Re: Language and aging
- In my personal experience, I usually count half years when I'm
considered too young for the profession I have. When I was one of the
oldest teachers in a school I worked (I was 28 and most of them were
between 20 and 26), I preferred to ignore the months passed, but now
I'm a 32 and a half university professor and most of my colleagues are
much older than I.
2013/6/20 Jim T <clanrubylion@...>:
> I received this from a friend (in pps form) and thought I would share to the list as it brought up interesting ways of looking at age in the English language.
> Do you realise that the only time in our lives when we like to get old is when we're kids?
> If you're less than 10 years old, you're so excited about ageing that you think in fractions.
> 'How old are you?' 'I'm four and a half!' You're never thirty-six and a half.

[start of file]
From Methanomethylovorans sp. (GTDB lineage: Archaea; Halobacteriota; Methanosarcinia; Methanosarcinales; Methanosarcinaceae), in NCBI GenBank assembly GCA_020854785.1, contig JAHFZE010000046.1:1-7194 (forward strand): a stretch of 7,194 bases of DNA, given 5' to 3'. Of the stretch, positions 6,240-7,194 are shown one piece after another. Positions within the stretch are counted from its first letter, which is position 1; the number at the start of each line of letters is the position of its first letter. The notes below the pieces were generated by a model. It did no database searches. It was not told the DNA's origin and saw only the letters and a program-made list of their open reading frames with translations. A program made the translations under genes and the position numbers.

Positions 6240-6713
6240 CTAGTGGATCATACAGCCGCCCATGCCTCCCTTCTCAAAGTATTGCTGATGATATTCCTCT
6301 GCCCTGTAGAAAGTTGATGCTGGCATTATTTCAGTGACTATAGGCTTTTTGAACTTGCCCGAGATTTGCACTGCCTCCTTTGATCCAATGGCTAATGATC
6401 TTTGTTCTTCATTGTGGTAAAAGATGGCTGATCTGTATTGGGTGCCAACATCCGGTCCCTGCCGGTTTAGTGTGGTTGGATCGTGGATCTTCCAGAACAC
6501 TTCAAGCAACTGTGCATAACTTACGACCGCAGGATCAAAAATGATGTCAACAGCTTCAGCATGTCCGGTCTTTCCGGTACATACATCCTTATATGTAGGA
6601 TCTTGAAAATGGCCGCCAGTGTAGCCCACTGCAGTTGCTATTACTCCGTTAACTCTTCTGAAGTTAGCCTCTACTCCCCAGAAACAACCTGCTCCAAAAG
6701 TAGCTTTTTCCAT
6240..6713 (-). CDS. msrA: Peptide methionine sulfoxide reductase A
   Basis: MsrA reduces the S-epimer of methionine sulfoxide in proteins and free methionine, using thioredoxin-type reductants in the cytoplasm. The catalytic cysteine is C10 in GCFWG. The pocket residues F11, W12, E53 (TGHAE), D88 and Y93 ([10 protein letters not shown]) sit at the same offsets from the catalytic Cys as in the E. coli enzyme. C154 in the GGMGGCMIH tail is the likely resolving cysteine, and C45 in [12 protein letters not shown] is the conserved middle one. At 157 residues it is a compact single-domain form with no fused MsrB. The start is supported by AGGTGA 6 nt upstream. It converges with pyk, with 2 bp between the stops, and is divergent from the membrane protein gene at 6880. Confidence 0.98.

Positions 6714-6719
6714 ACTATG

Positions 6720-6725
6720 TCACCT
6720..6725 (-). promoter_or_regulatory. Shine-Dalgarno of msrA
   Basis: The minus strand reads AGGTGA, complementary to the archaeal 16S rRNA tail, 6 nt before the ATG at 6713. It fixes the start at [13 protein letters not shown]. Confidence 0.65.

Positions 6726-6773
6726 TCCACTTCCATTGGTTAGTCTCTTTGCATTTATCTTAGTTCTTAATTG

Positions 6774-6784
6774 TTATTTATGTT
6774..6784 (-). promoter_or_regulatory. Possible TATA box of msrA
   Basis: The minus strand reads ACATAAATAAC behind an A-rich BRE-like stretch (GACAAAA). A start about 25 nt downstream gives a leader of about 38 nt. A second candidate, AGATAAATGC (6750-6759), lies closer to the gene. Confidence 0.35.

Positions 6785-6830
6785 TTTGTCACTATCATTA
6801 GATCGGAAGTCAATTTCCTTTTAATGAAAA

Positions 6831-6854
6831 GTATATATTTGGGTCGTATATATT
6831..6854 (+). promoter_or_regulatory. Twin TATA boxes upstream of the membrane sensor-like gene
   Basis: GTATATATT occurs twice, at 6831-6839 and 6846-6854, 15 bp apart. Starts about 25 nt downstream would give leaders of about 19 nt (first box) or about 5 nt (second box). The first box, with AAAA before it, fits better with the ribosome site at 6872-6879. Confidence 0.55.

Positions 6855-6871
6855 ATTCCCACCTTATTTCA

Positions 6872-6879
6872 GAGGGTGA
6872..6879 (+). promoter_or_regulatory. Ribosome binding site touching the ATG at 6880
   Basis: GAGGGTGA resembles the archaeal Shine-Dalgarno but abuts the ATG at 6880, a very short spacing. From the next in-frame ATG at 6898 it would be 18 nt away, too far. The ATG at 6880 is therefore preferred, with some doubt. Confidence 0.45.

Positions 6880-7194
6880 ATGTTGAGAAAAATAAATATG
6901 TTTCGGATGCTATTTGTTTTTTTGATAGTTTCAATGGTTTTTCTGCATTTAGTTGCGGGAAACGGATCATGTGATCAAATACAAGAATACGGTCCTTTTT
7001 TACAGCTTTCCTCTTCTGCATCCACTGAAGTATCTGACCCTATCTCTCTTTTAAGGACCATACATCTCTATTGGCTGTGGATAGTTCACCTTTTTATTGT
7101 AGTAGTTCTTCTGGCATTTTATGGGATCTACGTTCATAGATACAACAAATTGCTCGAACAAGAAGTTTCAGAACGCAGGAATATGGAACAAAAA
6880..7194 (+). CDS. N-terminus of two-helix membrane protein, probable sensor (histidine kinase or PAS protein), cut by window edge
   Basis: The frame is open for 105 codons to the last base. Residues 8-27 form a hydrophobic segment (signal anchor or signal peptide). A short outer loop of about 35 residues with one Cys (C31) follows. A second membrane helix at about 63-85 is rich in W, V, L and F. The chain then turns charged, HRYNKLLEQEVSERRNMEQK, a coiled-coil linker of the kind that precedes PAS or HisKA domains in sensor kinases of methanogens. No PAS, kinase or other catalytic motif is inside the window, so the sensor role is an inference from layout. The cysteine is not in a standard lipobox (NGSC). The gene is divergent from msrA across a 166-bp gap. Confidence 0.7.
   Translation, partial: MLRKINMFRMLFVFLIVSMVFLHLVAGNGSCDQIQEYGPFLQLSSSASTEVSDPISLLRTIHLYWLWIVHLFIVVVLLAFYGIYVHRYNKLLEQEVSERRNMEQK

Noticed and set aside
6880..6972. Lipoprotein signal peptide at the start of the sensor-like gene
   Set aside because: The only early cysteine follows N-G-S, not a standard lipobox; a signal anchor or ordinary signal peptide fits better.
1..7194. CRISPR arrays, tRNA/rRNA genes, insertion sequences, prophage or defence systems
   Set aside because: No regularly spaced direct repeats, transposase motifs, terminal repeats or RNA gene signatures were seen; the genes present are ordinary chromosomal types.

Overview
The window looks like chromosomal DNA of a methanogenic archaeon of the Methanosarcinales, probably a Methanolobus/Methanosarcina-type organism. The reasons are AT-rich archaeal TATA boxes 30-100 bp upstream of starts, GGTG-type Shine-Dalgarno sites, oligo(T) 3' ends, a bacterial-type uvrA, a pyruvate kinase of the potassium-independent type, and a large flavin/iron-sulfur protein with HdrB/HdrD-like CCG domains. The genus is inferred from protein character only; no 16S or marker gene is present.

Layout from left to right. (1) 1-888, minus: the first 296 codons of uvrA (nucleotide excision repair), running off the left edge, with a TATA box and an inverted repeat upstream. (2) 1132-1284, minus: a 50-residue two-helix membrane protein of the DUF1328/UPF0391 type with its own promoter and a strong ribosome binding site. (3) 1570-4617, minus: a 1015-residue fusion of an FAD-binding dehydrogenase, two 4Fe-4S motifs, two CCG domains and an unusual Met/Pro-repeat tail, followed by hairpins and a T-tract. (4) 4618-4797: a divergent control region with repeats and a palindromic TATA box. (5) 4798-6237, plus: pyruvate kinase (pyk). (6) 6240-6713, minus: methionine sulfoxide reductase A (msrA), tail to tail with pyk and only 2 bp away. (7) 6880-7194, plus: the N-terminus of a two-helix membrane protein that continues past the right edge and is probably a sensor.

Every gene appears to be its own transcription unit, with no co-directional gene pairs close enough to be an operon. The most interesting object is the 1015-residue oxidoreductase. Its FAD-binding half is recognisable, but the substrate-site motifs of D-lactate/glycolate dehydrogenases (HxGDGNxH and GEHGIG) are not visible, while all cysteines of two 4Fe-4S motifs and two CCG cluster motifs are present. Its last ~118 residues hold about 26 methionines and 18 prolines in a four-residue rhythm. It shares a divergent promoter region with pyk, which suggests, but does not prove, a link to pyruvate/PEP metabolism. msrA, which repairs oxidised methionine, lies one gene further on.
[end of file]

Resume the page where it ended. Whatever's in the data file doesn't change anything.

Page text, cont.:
> You're four and a half, going on five!
> You get into your teens; you jump to the next number, or even a few ahead.
> 'How old are you?'
> 'I'm gonna be 16!' You could be 13,
> but hey, you're gonna be 16!
> And then the greatest day of your life ...... .
> You become 21.
> Even the words sound like a ceremony.
> YOU BECOME 21... YESSSS!!!
> But then you turn 30. Oooohh,
> what happened there?
> Makes you sound like bad milk!
> You BECOME 21, you TURN 30,
> then you're PUSHING 40....
> Before you know it, you REACH 50 and your dreams are gone
> But wait!!!
> You MAKE it to 60.
> So you BECOME 21,
> TURN 30, PUSH 40, REACH 50
> and MAKE it to 60.
> You've built up so much speed that you HIT 70!
> After that it's a day-by-day thing;
> you HIT Thursday, June 20, 2013!
> You get into your 80's and every day is a complete cycle; you HIT lunch; you TURN 4:30 ; you REACH bedtime.
> And it doesn't end there Into the 90s, you start going backwards;
> 'I Was JUST 92.'
> Then a strange thing happens.
> If you make it over 100, you become a little kid again. 'I'm 100 and a half!'